At 13.22 seconds, the new 1.9-litre powertrain makes the V-Cross about a second quicker than the 2.5-litre motor.

The V-Cross is now about a second quicker to triple digit speeds at 13.22 seconds and the engine offers a strong mid-range surge. However, we would have liked to see a little improvement in the initial acceleration as well, a thing many complained about even in the previous 2.5-litre unit. Even the new motor isn't that quick off the line and you want a little more grunt at the low-end.


The new 1.9-litre engine offer a decent mid-range surge but the low-end punch could have been improved.

However, this brand new six-speed automatic gearbox holds onto the revs quite well. So up to 3000 - 3200 rpm, it won't upshift and when you switch to manual mode it will follow your command without upshifting automatically even when revved to the red line. That certainly gives a reassurance while overtaking, but when you kick-down trying to make a quick move, there is a hesitation before it downshifts and the engine gets vocal as revs go up.


The speed build-up is linear and suits its cruising character.

Then as you pick up the pace, the build-up is quite linear and that's actually a good thing for an SUV of this size as the passengers won't be jolted and unnerved because of that kick-in of the torque, making it quite the highway cruiser. The suspension set-up too is not exactly firm, but biased on the firm side making it feel very cushy over rough patches. In fact, I was amazed at how silently it did the job even while gliding over some deep potholes. Passengers on the rear seat too won't feel the sharp bumps, more so thanks to the tall profile of the 18-inchers.


The V-Cross is a SUV that weighs almost two tons and you feel it everytime you hit a corner.

But show it a corner or a sharp bend and you get to know how wobbly this mammoth SUV can get. Then it gets drum brakes at the rear which feel really spongy and the feedback is not confident inspiring at triple digit speeds.You'll also have to slow down for speed-breakers as the unladen deck lifted on leaf springs tends to bounce. The hydraulic steering too doesn't offer any feedback at higher speed but is well weighed up so you don't lose confidence while manoeuvring and the traction control intervenes only when you go too wide. However, with an empty deck, which can carry up to 235 kg, it's easy to slide its tail with all power going to the rear axle when driving in two-high mode and the electronic stability control (ESC) comes to rescue only after a skid. Yes, it's oodles of fun!


The deck of the V-Cross has a loading capacity of up to 235 kg.

Also remember, it's anything but a runabout for your daily commute. The steering is cumbersome at parking speeds and turning radius won't favour pottering around. Moreover, with no parking sensors you got to park it cautiously as chances of bumping it are high despite you get a rear parking camera.


The V-Cross is kitted up with all the essentials a SUV needs to go off-road. 

Having done with all the practical aspects of the V-Cross, let's get down to the stuff it's popular for- taking on the rough! It's kitted up with all the essentials like heavy-duty axles, a dependable 4x4 system, independent double wishbone suspension upfront with coil spring, high approach angle and for safety it gets hill-start assist, hill-decent control and brake override assist which cuts the power when you mistakenly accelerate while braking. There are six-airbags as well, just in case you do the forbidden. But tipping the scale at 1935 kg it's not a nimble SUV, so I started with an obvious question in my mind. Is this engine powerful enough for off-roading?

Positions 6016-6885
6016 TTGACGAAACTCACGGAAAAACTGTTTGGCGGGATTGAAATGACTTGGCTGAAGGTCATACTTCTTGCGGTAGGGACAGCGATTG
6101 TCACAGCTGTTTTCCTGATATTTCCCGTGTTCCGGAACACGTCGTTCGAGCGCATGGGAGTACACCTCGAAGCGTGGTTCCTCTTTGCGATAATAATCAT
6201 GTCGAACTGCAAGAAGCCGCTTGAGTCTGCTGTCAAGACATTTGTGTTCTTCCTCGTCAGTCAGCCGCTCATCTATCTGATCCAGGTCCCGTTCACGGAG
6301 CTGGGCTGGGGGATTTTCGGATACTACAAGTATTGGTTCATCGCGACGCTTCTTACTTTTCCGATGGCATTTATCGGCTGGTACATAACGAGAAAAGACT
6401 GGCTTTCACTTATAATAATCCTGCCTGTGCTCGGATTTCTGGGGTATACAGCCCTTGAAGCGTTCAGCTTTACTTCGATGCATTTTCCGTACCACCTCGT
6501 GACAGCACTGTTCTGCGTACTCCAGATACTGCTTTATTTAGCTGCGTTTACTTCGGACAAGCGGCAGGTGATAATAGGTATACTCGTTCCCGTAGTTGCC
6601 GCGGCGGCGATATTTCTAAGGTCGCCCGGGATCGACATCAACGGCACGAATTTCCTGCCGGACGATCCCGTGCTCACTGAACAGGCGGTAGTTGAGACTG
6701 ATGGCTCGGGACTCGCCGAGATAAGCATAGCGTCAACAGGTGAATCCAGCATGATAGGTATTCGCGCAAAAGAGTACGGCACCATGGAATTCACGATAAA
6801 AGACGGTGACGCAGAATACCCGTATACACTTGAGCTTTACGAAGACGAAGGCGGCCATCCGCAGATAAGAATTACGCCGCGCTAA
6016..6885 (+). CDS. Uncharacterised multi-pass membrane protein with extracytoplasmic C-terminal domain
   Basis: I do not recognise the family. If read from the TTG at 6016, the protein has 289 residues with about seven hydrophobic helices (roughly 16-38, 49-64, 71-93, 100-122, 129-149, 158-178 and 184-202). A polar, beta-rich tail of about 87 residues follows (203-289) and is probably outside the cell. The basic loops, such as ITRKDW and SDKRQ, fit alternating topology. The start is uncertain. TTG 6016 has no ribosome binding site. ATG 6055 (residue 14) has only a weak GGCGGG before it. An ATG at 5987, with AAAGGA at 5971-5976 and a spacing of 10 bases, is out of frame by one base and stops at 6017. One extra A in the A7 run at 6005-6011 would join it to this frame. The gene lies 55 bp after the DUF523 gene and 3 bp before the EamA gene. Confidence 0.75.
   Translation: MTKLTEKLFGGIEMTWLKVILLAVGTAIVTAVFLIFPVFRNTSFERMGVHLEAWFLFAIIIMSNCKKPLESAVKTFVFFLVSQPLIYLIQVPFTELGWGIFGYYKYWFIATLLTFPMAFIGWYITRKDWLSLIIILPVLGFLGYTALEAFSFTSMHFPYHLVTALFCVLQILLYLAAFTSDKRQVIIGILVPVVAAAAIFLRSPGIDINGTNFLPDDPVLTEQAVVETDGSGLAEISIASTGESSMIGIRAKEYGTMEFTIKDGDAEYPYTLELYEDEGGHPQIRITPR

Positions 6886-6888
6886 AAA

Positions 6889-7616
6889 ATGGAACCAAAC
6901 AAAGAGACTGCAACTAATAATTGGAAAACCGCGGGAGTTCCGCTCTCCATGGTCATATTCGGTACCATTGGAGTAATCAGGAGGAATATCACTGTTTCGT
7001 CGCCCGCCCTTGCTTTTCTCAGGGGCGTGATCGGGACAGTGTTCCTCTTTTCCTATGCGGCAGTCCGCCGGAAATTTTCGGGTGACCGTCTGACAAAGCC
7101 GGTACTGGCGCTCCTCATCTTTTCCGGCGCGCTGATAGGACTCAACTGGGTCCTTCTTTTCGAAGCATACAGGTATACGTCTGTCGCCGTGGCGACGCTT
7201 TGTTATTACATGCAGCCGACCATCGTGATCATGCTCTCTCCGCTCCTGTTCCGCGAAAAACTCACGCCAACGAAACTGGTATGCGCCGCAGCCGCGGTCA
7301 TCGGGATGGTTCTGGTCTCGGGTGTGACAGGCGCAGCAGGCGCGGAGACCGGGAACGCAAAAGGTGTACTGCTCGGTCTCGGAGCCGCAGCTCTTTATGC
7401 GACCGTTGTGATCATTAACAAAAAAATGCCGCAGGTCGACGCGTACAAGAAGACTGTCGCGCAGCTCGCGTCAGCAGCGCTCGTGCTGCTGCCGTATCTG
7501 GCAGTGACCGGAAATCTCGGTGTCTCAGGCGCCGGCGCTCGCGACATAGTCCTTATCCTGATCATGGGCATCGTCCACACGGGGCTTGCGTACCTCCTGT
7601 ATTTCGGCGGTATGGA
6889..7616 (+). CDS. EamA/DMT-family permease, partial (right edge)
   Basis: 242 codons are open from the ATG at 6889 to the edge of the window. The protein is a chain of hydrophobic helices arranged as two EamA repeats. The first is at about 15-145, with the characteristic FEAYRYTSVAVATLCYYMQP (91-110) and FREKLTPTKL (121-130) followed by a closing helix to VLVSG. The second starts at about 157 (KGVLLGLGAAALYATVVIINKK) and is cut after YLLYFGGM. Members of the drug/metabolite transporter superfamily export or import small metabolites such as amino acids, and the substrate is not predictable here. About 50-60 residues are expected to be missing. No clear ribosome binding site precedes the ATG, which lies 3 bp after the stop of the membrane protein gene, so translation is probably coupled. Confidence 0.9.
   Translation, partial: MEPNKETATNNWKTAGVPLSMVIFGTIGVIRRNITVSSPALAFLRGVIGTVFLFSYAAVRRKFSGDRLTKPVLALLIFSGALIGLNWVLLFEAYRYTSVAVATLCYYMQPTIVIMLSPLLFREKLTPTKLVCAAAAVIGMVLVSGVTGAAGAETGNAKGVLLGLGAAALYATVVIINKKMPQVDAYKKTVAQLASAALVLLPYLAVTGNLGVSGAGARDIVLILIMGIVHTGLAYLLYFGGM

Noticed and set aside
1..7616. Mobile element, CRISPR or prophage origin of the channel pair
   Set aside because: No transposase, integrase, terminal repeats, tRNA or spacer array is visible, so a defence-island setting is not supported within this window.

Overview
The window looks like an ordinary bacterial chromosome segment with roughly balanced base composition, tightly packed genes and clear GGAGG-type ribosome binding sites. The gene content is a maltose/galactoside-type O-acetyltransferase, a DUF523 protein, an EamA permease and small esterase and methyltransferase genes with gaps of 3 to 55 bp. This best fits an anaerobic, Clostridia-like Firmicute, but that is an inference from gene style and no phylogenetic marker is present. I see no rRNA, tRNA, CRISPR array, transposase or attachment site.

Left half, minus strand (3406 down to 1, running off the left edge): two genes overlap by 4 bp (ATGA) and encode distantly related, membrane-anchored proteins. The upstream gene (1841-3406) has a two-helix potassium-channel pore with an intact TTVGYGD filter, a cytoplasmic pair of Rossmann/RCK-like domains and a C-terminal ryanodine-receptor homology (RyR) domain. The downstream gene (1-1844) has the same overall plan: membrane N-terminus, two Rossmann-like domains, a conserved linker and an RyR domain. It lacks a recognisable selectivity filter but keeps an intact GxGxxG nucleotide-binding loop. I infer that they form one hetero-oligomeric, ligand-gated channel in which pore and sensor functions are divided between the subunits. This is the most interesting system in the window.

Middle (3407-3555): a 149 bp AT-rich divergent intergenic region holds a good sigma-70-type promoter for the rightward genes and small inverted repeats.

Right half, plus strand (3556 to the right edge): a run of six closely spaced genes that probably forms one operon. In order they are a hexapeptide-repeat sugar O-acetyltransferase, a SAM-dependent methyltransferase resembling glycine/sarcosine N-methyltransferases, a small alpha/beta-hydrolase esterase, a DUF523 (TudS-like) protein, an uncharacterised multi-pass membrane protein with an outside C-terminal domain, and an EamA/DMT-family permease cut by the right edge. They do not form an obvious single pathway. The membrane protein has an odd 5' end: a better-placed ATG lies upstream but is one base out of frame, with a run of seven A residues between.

The V-Cross can easily take you across mild off-road terrains but you feel the need of more low-end grunt when the going gets tougher.

Well, it can take you across most of the tough climbs or get you through some rocky terrain without much hassle. Admiringly, it was a cakewalk for the V-Cross at the mild off-road terrains we took initially. But just when the going got a little tougher and I switched to four-wheel low, I was again left wanting for a little more grunt from the low end of the rev range. The motor feels stressed when you encounter the wicked and it's then when you feel the need of more power down the rev-range. Moreover, the long rear overhang eats into the departure angle as well.


The Isuzu D-Max V-Cross continues to be a fashionable truck suitable for highway cruising and mild off-roading.

The Isuzu D-Max V-Cross has its flaws, sure! It could do with a tad more on creature comfort and probably performance too. But there is a lot that it offers! The intimidating size and its go-anywhere ability is a big draw for people who love exploring the outdoors and the countryside. It can seat 4 in comfort and pack gear for a cross-continent drive too in its cargo bay or a motorcycle, whichever you choose. Isuzu never went looking for volumes with the D-Max V-Cross and the updates only do good to further build upon its cult following. But in case you are looking to lay your hands on one, we suggest you wait for the new-generation model, which should come to Indian shores this year, probably earlier than later.

2019 Isuzu D-Max V-Cross Dimensions
Length 5295 mm
Width 1860 mm
Height 1855 mm
Wheelbase 3095 mm
Kerb Weight 1935 kg
Deck Load Capacity 235 kg
Tyre Size 18-inch
2019 Isuzu D-Max V-Cross Specifications
Engine Capacity 1898 cc
No. Of Cylinders 4
Engine Type Common Rail VGS Turbo Intercooled Engine
Fuel Type Diesel
Maximum Power 146 bhp at 3600 rpm
Maximum Torque 350 Nm at 1800 - 2600 rpm
Transmission 6-Speed Torque Convertor A/T
Transmission Channel Shift-on-fly 4 Wheel Drive
Front Suspension Independent Double Wishbone Suspension With Coil Springs
Rear Suspension Soft Ride, Leaf Spring
Front Brakes Ventilated Disc Brakes (ABS + EBD)
Rear Brakes Drum Brakes

Photography: Rakesh Singh